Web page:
Mark Twain, the renowned American author and one of the great raconteurs of the 19th century, counselled: "When in doubt, tell the truth. It will confound your enemies and astound your friends."
Excellent advice, it turns out, in this political season.
The author's advice was not just about lies of commission, though, but also about what to do when your lies of convenient omission suddenly turn out to be inconvenient.
But who knew that Bland Andy -- by which I mean Andrew Scheer, leader of the Conservative Party of Canada and aspirant for the prime ministership of our boreal dominion -- would turn out to have a trunkful of dirty little secrets, with the emphasis on little?
Of all people! This is a guy so bland he worked as an insurance broker, for heaven's sake!
Except, of course, he didn't.
Indeed, this turns out to be one of those dirty little secrets. He wasn't even an insurance salesman. He was barely the guy who ran the till at the insurance store. Maybe he got to sweep up sometimes just before the broker with the keys locked the doors.
Look, you can almost forgive a politician without much of a resumé in an age that's cynical about politicians who haven't held "real jobs," especially when they're promising to drain the swamp, for wanting to make whatever jobs they had before getting elected sound more important than they really were.
But insurance broker? Obviously Scheer, at least until recently, was a man of small ambition. I mean, OK, nobody would have believed him if he'd said he used to be an astronaut, but surely he could have claimed to have been a chief executive officer or an institutional entrepreneur?
The latter job description is a coinage of Jason Kenney, another Conservative politician who never had a real job outside politics and who was still living in his mom's basement when Scheer was raising five children in subsidized housing, albeit pretty nice subsidized houses. I heard Kenney say that with my own ears. He was talking about being the CEO of the Canadian Taxpayers Federation. But, je digresse.
Scheer could have said that he actually wanted to study molecular physics when he was in college if only he could have afforded the tuition for the PhD. Now that would have been a crackerjack political fib. Who could prove it wrong, after all? Plus, it would have played right into a great narrative of a working-class guy who was really smart.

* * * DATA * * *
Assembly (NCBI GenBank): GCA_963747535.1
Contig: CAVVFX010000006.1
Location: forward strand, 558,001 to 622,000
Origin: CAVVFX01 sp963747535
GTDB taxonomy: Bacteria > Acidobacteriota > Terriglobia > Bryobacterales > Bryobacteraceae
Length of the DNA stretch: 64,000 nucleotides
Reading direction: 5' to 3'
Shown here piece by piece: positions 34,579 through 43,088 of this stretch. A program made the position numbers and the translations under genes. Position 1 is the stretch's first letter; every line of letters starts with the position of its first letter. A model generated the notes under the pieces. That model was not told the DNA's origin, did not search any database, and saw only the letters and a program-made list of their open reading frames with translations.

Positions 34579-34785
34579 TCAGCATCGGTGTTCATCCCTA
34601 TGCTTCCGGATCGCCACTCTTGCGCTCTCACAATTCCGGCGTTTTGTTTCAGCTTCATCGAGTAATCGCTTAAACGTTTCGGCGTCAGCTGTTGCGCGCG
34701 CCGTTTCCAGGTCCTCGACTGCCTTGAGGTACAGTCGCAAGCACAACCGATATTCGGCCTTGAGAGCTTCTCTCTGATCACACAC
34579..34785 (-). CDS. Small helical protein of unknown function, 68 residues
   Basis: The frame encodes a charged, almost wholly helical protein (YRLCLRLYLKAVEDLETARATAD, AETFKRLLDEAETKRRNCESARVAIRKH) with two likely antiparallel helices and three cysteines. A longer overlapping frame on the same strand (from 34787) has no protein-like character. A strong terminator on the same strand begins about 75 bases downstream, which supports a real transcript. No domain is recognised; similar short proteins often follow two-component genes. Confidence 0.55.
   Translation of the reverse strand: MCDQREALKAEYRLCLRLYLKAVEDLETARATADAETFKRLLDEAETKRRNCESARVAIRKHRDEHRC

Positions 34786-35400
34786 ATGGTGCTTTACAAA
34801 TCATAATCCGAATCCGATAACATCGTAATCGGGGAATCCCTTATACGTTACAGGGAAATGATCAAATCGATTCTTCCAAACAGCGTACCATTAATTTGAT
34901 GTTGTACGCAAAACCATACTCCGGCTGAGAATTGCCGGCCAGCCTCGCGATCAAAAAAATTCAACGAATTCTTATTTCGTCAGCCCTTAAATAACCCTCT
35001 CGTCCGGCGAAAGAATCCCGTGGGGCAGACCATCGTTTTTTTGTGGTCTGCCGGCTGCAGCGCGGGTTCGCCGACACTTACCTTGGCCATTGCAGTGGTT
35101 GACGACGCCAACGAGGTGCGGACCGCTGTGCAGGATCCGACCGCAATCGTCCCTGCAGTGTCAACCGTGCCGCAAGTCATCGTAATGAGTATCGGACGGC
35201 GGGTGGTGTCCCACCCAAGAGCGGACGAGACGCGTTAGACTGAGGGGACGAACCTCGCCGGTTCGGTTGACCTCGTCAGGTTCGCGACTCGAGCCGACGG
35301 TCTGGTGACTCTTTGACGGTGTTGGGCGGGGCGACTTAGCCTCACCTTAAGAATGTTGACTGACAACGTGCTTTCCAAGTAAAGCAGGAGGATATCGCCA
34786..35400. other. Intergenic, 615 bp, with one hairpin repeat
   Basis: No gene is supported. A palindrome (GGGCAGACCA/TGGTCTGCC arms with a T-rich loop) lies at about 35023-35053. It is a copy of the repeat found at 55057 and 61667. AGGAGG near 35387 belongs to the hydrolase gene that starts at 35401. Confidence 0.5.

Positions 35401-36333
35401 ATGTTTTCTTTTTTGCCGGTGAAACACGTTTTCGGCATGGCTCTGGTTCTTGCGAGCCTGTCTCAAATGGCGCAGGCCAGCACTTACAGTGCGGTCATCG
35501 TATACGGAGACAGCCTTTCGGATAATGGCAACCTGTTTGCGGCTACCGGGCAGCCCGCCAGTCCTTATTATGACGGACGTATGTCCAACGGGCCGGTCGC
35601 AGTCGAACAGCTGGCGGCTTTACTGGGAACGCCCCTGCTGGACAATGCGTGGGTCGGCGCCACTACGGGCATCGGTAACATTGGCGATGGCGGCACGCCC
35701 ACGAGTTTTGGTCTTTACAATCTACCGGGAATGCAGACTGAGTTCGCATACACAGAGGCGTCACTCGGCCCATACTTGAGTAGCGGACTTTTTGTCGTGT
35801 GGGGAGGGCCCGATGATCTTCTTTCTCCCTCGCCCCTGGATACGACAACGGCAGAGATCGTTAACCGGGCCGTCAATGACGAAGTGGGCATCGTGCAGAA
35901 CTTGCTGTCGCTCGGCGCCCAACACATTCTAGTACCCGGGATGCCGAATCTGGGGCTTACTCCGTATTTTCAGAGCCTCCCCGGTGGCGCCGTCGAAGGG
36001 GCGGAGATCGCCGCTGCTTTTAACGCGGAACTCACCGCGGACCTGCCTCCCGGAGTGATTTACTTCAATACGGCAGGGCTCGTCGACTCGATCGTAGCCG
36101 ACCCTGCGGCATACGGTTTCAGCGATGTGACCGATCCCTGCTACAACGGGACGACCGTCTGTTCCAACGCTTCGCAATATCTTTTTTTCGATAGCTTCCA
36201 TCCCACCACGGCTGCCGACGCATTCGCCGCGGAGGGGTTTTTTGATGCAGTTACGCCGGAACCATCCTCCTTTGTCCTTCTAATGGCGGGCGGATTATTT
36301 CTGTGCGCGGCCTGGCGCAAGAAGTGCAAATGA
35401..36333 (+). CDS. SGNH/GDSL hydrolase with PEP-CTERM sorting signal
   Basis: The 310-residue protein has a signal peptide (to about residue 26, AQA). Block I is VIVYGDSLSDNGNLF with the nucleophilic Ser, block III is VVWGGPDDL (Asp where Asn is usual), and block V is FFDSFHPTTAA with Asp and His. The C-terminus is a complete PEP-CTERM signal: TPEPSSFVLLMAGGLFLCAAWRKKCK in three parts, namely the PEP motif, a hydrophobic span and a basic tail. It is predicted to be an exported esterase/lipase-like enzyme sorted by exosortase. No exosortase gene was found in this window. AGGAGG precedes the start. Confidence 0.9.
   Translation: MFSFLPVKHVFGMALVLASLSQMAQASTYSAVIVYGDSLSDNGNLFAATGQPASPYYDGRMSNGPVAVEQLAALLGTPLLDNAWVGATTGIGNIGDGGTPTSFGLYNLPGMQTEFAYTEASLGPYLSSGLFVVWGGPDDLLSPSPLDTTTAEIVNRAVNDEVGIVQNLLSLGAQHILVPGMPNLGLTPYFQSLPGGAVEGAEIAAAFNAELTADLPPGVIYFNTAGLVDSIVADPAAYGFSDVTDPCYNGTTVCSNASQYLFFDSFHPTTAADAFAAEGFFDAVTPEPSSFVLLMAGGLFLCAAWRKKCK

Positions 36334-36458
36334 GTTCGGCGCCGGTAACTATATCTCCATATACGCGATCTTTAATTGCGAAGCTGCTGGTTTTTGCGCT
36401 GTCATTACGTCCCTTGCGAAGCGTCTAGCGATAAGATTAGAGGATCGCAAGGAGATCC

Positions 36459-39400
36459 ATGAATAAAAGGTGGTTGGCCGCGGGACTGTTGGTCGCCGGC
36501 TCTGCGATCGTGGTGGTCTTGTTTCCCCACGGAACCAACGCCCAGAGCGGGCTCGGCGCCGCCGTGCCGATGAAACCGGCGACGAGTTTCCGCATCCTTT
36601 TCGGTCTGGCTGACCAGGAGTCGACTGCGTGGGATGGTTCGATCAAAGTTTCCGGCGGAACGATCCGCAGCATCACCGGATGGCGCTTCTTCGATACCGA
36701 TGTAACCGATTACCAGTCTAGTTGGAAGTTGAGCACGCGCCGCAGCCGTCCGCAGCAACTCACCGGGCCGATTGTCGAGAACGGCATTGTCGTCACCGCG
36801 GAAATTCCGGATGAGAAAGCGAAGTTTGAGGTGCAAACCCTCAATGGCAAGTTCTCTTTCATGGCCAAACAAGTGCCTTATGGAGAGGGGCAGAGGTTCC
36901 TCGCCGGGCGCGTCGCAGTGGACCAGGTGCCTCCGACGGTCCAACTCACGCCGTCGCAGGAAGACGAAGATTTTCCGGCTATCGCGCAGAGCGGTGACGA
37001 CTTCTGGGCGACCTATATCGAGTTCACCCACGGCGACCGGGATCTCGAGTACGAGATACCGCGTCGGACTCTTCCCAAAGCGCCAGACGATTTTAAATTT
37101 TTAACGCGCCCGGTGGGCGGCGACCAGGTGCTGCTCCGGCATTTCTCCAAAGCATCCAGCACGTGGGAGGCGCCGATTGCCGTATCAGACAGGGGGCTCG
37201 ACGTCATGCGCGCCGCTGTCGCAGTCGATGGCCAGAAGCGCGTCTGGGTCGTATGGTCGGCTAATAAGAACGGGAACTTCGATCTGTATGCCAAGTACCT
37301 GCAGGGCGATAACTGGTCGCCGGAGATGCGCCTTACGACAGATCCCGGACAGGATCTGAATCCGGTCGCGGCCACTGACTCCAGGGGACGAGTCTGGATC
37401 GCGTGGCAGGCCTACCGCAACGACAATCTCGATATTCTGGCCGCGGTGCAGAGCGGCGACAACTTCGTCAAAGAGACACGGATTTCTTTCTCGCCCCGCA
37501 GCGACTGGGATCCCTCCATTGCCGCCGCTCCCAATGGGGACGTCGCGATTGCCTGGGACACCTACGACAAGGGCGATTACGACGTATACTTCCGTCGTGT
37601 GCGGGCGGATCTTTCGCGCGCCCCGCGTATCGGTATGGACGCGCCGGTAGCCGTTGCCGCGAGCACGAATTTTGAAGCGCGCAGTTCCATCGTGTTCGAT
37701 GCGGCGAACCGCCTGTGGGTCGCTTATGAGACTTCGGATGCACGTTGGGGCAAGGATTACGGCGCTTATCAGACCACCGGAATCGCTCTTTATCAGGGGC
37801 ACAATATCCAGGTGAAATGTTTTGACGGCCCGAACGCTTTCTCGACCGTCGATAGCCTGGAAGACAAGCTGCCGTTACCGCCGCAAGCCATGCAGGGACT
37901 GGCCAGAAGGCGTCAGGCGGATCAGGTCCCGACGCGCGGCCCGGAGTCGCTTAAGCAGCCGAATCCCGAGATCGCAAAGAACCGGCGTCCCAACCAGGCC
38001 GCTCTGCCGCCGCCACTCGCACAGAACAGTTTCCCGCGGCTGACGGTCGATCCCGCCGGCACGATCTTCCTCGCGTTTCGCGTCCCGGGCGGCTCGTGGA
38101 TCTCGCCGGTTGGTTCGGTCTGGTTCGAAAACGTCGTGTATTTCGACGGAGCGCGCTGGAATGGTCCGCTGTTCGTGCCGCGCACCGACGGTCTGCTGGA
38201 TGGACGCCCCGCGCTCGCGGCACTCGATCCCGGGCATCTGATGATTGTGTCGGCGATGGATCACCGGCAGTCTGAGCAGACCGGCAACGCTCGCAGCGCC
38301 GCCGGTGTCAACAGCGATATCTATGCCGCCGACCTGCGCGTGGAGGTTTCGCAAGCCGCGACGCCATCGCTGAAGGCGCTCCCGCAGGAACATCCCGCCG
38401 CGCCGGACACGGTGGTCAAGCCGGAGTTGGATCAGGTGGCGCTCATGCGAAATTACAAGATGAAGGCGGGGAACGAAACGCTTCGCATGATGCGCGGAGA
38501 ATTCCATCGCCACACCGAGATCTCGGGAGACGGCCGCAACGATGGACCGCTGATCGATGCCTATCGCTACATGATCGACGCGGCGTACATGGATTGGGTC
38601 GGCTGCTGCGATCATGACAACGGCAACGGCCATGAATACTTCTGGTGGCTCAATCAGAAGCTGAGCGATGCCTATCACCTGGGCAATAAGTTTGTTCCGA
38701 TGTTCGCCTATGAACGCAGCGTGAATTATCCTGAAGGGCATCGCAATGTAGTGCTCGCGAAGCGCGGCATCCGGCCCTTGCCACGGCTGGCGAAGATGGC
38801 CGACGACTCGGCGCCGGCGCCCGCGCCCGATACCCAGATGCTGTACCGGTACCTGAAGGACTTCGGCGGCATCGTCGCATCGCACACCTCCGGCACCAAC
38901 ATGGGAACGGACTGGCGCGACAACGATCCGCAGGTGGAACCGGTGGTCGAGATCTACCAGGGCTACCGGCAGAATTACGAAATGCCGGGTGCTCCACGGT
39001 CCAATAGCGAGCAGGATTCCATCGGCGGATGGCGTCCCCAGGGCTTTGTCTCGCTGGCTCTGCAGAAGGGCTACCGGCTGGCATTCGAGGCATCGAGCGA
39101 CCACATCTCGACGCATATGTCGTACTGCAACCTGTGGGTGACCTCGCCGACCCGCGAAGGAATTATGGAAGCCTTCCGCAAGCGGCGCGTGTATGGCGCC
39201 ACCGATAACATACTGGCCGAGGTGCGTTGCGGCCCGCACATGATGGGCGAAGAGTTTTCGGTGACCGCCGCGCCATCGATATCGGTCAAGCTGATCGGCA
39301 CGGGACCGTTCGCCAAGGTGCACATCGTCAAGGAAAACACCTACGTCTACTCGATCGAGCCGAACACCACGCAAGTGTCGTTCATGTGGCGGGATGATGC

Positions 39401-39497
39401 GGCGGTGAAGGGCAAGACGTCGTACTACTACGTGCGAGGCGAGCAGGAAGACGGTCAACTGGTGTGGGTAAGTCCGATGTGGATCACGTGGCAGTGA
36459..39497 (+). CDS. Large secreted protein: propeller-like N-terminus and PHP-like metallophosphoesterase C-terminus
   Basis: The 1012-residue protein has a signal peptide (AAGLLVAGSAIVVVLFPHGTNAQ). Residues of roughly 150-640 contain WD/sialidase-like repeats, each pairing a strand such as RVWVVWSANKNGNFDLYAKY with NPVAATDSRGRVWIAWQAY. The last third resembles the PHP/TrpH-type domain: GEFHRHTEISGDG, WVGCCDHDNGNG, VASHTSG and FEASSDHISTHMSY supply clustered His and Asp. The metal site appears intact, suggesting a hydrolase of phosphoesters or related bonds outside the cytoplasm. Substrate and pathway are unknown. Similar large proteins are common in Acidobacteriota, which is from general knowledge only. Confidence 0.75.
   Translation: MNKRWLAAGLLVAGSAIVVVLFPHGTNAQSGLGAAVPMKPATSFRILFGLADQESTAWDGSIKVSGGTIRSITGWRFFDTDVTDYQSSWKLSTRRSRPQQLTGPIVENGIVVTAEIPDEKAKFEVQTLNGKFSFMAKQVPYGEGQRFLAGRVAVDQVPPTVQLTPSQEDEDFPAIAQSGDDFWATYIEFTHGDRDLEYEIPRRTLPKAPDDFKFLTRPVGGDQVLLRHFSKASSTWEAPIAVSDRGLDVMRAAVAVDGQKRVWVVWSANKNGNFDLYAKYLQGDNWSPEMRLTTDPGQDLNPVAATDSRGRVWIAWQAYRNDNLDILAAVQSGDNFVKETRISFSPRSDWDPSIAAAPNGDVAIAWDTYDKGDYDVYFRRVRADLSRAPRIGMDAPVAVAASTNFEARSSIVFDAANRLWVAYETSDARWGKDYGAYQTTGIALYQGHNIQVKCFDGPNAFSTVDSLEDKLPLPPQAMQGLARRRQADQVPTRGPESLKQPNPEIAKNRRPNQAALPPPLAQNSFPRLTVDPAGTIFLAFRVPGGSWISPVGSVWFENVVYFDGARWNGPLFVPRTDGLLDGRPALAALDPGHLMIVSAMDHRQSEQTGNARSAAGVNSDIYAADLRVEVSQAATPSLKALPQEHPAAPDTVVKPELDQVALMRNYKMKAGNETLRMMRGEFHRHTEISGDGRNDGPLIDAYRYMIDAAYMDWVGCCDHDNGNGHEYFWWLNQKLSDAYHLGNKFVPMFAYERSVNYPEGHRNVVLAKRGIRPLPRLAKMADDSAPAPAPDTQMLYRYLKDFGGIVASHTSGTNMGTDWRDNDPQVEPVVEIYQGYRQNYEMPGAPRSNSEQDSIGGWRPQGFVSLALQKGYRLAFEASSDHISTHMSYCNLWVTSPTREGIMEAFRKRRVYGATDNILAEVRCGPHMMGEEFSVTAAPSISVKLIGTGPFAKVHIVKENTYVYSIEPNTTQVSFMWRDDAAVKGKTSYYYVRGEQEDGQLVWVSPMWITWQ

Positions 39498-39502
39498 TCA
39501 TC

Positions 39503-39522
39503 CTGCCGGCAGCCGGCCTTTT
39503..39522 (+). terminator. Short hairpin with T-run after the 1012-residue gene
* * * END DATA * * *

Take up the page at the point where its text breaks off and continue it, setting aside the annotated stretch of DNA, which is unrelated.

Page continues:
I mean, if you're going to lie, you might as well lie with ambition, with imagination!
It's when the truth is out, though, that things get sticky. And that's where Mark Twain's advice comes in.
Consider Justin Trudeau, the real prime minister who did have a real job, even if Conservatives as a class don't seem to think very highly of schoolteachers. When he was discovered to have worn blackface and not told anyone about it, he owned right up to it, apologized convincingly, and the scandal seems more or less to have gone away even as new videos kept popping up.
When cornered, Scheer's instinct, by contrast, was to fudge. We had seen this already with his mumbled refusal to apologize for his views on same-sex marriage, and the light taps on the wrist he delivers to Conservative MPs and candidates who utter racist or homophobic comments.
About that insurance broker's licence he never got, he said, he was working on it, could have finished the course, but just didn't have time. Or something. Not very memorable. Not very convincing.
But no biggie. After all, he graduated from the University of Regina … or maybe it was the University or Ottawa, or maybe …
Wait! Apparently the jury's still out on that one. Maybe he does have a university degree. Maybe he doesn't. Maybe it'll turn up in the files.
While we were waiting for the verdict, though … this just in! Scheer, the man they call Stephen Harper with a smile, has dual Canadian and U.S. citizenship!
And Harper, of course, is the politician who went after Michael Ignatieff, the Liberal leader in 2011, for "just visiting" because he'd held prestigious posts at the universities of Cambridge, Oxford and Harvard, and who ripped Thomas Mulcair, the NDP leader in 2015, for having … wait for it … dual citizenship.
This was never quite said aloud by the Conservatives, but it may be Mulcair's problem with a lot of English Canadian voters was that his dual citizenship was with France, not with the United States.
Regardless, while this was happening, Scheer seems to have just sat there wearing that nice smile of his.
And what does Scheer do when he goes to tell the truth about his dual citizenship? He says that, ummm, no one asked about it.
This is like telling your girlfriend that, yeah, you have a wife… "But why are you mad, honey? I never mentioned it because you never asked!" This is not a formula for success, people.
Anyway, Scheer said, he was going to renounce his U.S. citizenship but the dog ate the paperwork. Or maybe it was that he hasn't heard back from the U.S. consulate in Regina. Whatever, he's working on it, OK?
So, now, we're all waiting on the edge of our seats to see what the next little Andy Scheer fib to be exposed is.
This is what Mark Twain, a.k.a Samuel Clemens, had in mind when he talked about telling the truth to astound your friends and, more importantly, confound your enemies.
Scheer may still be in the game, but at the moment his enemies are far from confounded.
David Climenhaga, author of the Alberta Diary blog, is a journalist, author, journalism teacher, poet and trade union communicator who has worked in senior writing and editing positions with The Globe and Mail and the Calgary Herald. This post also appears on David Climenhaga's blog, AlbertaPolitics.ca.
Image: Andrew Scheer/Flickr
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